According to the New York Times, Elevation Partners – a private group of media and entertainment industry investors including U2 frontman Bono – has bought a "significant minority stake" in Forbes Media.
Forbes Media, reportedly newly spun off from the holdings of the five children of the late Malcolm S. Forbes, includes Forbes.com and the 89-year-old flagship magazine, as well-known in executive suites for serious business coverage as it is in pop culture for its annual lists ranking the assets of wealthy individuals and companies.
And Bono has been among the many to snag the badge of distinction some in the ranks of the super-wealthy – although not necessarily Bono, who has said he harnesses his celebrity for a cause - are known to covet: his picture on the cover of Forbes.
The Times says the Forbes company and Elevation had been talking to each other for months in what both sides called a "mating ritual" finally concluding Friday. The terms of the deal are not public, but the newspaper says some have estimated it could be a stake of about 40 percent, at a cost of $250 million to $300 million.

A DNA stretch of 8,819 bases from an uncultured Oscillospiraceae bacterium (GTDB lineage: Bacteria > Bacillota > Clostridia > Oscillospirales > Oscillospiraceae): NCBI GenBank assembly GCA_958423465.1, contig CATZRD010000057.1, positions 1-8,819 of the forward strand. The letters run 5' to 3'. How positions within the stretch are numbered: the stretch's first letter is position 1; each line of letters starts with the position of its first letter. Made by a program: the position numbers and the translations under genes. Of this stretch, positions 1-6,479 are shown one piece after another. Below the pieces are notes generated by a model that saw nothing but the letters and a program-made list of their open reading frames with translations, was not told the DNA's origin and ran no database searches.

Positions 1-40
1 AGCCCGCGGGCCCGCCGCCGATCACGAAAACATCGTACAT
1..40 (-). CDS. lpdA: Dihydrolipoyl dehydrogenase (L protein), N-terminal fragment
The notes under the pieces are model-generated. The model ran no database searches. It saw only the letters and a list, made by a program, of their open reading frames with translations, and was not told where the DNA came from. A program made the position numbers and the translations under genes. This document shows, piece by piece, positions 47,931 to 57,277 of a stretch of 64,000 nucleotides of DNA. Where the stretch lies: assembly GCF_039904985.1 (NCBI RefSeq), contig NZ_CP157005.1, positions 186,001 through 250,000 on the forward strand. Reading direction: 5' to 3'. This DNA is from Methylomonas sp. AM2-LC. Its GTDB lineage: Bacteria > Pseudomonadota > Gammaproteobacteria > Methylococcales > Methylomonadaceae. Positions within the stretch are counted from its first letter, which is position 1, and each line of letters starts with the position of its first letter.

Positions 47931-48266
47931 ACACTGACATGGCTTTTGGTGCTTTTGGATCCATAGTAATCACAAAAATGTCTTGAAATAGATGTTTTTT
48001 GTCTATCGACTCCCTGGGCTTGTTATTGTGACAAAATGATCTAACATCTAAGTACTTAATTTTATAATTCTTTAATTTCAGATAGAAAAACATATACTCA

The paper emphasizes that no one directly involved in the deal has confirmed those numbers.
The investment group Elevation Partners defines itself as dedicated to helping media and entertainment businesses develop and market great content.
U2 fans were not surprised at the name of the group - Elevation. It is an often-repeated theme in Bono's lyrics – the desire to go higher, in every way – and is also the name of a U2 song.
Elevation was also a favorite theme of legendary publisher Malcolm Forbes, who died in 1990 after decades of making headlines with his love of hot air balloons and grandiose, showy gestures.
In addition to Bono, the other five principal investment partners in Elevation are: Fred Anderson, former executive vice president and chief financial officer of Apple Computer; Marc Bodnick and Roger McNamee, both founders of Silver Lake Partners; Bret Pearlman, a former top executive at the Blackstone Group; and John Riccitiello, former president and chief operating officer of Electronic Arts.
The group's previous investments have included real estate and companies involved in developing video games.